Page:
In the verses that precede the Gospel reading of the day, we are told that Jesus entered the Temple in Jerusalem, and seeing the moneychangers taking advantage of the poor, he acted in a most unseemly way.  He threw a fit.  Jesus knocked their tables over and destroyed merchandise and scared them off with a whip.  Then heavenly chaos broke loose.  The sick were healed and little children started a spontaneous parade singing “Hosanna to the Son of David!”  It was not what one expected to see in that very grand House of God.


The next day Jesus returned to the Temple, but this time those charged with maintaining proper decorum were waiting for him.  “By what authority are you doing these things and who gave you this authority?”  It was a legitimate question.  These were trained religious professionals who orchestrated the worship of God and kept the civic order.  And Jesus?  Well, Jesus was a nobody.  And what had happened the day before was beyond the pale.  So when they confronted him, they were just doing their duty – something most of us still think of as a good thing.  The problem was their duty and their respectability had come to define their religion.  It was all very beautiful, but it lacked compassion and spontaneity and joy.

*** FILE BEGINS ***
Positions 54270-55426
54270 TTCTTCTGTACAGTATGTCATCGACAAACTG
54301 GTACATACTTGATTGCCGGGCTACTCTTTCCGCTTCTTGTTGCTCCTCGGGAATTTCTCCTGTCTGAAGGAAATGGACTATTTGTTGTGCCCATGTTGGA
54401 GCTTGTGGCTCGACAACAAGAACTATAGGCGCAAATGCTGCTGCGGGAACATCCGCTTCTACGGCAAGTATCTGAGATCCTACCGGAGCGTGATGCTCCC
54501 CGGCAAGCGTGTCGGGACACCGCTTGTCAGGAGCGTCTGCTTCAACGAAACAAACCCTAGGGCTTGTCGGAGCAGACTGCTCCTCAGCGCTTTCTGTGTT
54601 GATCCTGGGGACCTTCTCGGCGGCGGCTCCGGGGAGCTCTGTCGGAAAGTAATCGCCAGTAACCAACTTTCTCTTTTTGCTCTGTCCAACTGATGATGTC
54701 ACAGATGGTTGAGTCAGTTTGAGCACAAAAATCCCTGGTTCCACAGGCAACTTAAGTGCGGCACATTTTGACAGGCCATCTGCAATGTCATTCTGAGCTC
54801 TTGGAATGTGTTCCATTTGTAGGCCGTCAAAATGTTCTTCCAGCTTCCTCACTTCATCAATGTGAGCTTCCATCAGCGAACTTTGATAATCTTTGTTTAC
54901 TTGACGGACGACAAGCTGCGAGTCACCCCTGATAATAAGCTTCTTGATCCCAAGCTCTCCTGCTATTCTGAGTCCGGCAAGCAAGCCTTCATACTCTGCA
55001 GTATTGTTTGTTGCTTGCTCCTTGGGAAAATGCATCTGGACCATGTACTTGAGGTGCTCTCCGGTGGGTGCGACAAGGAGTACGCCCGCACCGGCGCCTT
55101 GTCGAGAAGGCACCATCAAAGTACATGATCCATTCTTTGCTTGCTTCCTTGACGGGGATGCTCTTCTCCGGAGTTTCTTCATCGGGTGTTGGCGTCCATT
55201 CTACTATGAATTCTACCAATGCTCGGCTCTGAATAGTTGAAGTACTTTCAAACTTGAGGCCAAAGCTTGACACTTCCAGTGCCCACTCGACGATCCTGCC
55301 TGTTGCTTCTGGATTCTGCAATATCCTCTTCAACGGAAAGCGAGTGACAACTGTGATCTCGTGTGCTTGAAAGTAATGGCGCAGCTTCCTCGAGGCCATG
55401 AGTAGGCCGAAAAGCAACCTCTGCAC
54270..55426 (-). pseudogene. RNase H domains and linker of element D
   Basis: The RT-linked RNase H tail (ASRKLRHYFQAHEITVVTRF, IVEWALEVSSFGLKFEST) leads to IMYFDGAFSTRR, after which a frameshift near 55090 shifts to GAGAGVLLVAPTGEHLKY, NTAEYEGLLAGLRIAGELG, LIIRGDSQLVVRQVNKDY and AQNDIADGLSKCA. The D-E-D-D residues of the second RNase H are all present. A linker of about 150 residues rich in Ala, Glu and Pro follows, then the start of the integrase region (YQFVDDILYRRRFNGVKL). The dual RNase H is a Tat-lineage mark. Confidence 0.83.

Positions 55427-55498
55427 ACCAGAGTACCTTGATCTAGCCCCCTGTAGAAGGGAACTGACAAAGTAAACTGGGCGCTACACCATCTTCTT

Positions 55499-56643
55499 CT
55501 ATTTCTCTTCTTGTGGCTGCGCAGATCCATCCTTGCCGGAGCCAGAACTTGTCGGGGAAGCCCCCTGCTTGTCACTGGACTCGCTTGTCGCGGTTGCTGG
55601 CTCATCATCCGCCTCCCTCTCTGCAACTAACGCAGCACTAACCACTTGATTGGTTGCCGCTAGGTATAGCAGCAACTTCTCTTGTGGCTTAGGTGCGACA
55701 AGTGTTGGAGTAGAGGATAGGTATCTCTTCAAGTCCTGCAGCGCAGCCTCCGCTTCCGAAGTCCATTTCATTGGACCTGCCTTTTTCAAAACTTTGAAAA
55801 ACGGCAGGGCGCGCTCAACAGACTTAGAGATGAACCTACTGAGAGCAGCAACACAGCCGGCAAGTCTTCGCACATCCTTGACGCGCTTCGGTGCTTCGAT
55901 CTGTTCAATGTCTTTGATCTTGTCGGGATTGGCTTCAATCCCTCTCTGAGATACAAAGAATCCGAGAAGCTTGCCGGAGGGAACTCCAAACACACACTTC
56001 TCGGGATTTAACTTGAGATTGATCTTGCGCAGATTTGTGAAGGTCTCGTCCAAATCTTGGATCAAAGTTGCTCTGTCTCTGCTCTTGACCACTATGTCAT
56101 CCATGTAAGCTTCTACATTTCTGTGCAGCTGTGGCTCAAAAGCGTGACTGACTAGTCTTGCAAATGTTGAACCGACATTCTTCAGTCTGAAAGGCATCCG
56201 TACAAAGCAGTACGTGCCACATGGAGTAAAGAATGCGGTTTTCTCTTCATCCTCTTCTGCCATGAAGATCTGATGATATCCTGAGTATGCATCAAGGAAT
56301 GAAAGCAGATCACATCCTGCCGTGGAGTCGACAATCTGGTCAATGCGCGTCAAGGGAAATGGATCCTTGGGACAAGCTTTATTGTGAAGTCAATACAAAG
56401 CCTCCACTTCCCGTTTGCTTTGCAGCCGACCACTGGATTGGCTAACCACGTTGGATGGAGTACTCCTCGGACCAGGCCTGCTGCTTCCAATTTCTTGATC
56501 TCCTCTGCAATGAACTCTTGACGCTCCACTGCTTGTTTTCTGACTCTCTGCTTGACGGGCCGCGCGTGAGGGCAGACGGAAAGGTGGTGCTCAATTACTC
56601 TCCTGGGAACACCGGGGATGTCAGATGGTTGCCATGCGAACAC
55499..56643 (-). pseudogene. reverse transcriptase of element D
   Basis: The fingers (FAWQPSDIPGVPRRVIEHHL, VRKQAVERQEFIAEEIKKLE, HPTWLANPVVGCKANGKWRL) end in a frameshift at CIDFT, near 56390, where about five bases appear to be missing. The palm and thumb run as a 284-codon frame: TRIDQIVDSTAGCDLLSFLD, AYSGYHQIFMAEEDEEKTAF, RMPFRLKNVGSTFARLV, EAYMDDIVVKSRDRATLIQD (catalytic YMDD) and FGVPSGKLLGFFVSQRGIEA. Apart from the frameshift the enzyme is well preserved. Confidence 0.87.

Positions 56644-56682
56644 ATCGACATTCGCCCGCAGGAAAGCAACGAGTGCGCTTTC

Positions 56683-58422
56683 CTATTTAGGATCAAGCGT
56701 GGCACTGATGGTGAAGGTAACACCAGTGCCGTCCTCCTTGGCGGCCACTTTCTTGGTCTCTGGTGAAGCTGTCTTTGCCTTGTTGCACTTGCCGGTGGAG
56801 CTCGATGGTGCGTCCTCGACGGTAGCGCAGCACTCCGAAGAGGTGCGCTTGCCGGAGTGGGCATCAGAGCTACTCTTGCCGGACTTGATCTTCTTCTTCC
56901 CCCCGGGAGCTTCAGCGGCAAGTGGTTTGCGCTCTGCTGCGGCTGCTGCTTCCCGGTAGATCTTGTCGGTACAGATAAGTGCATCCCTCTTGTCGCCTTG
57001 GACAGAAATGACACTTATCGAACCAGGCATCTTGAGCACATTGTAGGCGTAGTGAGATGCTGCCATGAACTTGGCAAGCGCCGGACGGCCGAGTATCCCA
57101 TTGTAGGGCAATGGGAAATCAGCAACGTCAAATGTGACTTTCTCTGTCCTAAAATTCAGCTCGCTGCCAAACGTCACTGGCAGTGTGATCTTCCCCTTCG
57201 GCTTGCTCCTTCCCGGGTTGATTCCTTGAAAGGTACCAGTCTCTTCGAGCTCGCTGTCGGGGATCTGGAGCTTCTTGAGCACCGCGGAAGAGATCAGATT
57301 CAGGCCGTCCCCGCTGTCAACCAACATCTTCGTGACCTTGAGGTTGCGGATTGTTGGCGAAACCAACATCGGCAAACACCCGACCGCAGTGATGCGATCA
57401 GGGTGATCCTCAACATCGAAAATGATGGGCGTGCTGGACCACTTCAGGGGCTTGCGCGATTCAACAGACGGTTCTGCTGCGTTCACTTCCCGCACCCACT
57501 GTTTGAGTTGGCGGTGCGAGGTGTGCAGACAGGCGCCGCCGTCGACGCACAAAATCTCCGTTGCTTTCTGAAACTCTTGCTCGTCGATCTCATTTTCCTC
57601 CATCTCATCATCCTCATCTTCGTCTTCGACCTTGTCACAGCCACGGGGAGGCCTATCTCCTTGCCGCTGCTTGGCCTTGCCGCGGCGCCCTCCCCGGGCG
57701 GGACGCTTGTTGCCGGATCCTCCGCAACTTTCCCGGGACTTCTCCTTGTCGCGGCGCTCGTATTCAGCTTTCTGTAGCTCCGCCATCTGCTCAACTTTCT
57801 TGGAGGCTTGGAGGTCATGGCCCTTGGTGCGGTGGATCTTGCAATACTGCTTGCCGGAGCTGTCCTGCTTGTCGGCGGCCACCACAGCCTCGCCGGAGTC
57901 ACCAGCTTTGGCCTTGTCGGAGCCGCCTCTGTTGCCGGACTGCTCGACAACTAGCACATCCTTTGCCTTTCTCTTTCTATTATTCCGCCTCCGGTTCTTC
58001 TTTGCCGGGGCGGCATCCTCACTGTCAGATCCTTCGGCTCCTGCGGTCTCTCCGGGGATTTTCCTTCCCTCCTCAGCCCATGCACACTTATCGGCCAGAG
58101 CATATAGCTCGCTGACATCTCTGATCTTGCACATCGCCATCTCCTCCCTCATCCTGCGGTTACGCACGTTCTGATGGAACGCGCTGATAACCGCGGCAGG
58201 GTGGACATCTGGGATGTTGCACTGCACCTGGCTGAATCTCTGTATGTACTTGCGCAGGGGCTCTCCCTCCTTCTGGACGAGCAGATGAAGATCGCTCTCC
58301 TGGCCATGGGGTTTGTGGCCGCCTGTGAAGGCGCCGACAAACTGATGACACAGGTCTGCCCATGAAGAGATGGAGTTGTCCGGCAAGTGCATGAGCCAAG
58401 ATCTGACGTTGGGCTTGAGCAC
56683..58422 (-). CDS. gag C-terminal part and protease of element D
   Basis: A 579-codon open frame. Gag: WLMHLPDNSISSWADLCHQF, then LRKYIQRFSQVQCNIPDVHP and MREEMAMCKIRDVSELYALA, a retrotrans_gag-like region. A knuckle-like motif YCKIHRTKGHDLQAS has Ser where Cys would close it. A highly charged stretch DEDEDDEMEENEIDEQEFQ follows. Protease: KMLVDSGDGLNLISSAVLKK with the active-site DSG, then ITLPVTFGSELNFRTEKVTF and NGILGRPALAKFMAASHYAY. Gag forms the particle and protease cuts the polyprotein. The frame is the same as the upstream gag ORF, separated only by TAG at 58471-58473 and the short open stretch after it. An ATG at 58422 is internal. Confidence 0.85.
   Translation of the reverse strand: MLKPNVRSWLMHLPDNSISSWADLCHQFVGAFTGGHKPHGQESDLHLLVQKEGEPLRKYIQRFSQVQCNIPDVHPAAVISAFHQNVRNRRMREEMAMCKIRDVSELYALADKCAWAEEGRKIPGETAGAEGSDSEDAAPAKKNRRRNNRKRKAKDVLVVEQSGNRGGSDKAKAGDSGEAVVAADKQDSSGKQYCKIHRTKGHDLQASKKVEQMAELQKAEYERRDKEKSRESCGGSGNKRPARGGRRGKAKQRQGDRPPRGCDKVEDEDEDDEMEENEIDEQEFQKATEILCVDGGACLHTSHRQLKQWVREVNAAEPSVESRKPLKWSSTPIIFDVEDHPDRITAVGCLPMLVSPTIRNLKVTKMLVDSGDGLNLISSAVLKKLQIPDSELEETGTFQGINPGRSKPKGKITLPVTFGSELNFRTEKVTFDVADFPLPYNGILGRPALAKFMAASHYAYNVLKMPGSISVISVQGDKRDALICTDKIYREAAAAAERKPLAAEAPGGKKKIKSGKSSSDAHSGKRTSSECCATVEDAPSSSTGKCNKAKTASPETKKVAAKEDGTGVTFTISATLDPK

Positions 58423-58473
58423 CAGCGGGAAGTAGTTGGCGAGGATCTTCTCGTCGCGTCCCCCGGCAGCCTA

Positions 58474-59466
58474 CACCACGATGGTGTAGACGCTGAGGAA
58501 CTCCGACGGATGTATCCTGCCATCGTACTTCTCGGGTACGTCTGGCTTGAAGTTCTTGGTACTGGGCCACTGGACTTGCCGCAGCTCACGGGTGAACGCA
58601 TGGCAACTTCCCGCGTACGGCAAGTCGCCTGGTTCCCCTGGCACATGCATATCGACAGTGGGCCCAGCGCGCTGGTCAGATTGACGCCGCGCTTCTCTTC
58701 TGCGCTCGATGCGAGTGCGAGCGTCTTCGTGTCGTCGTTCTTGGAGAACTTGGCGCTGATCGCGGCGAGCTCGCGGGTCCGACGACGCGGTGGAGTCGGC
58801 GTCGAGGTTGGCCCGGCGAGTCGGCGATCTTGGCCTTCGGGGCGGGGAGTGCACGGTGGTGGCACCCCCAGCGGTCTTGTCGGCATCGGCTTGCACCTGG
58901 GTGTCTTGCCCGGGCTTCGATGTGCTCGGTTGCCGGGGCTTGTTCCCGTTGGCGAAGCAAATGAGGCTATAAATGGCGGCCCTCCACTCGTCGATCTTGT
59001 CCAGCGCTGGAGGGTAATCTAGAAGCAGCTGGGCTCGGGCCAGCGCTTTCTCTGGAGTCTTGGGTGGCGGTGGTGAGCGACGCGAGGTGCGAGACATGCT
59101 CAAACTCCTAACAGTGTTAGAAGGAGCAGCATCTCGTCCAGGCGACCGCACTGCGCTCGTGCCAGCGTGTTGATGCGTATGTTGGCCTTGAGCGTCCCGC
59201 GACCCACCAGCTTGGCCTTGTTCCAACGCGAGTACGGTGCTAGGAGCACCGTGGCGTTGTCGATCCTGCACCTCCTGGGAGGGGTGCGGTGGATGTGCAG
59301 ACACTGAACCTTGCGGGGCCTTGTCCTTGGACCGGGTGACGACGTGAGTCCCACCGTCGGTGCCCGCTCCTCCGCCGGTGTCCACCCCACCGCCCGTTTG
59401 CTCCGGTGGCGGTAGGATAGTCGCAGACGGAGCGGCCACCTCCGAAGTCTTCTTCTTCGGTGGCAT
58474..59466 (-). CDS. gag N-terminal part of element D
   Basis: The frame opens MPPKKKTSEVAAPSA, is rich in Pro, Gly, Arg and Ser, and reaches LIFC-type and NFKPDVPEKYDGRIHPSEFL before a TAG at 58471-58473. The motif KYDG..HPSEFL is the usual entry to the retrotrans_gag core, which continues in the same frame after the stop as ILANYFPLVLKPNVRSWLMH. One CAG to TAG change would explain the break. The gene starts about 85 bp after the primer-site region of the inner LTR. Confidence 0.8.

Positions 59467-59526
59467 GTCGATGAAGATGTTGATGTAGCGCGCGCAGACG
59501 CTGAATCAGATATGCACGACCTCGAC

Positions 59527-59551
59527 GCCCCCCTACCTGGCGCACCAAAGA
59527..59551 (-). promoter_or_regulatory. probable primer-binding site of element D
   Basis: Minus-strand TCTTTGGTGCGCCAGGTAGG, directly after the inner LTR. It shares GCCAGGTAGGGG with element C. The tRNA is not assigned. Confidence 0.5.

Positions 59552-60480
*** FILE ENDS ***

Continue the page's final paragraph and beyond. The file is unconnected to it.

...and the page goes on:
“By whose authority are you doing these things?” they demanded.  To which Jesus said, “I’ll answer your question if you answer mine.  Was John’s baptism from God or not?”  And that was a loaded question.  The masses loved the populist John the Baptist.  If these religious authorities answered that John was from God, then they stood condemned for not following God.  But if they said he was not from God, then they risked the wrath of the people.  And so, in an answer worthy of any Washington politician, they said: “We’ll have to get back to you on that.”  And Jesus replied, “Then I won’t answer your question either.”  And then he told a story.


A man had two sons.  He went to the first one and asked him to go work in the vineyard.  “No way old man”, the son said.  “I’ve got better things to do.”  But later he felt bad and decided to go to work.  The father also went to the second son and asked him to go work in the vineyard, and unlike the first son, he gave an imminently respectable answer: “I go, sir.”  But the day was too beautiful to work and he decided to go to the beach instead.  “So”, Jesus asked, “which of the two sons did the will of their father?”  “The first one, the one who actually did what he was asked to do” the religious leaders answered.  Well that was the right answer but that answer was not a reflection of the way they lived.  And Jesus replied,  “IRS agents and sex workers will get into the kingdom of God before any of you.”  Ouch…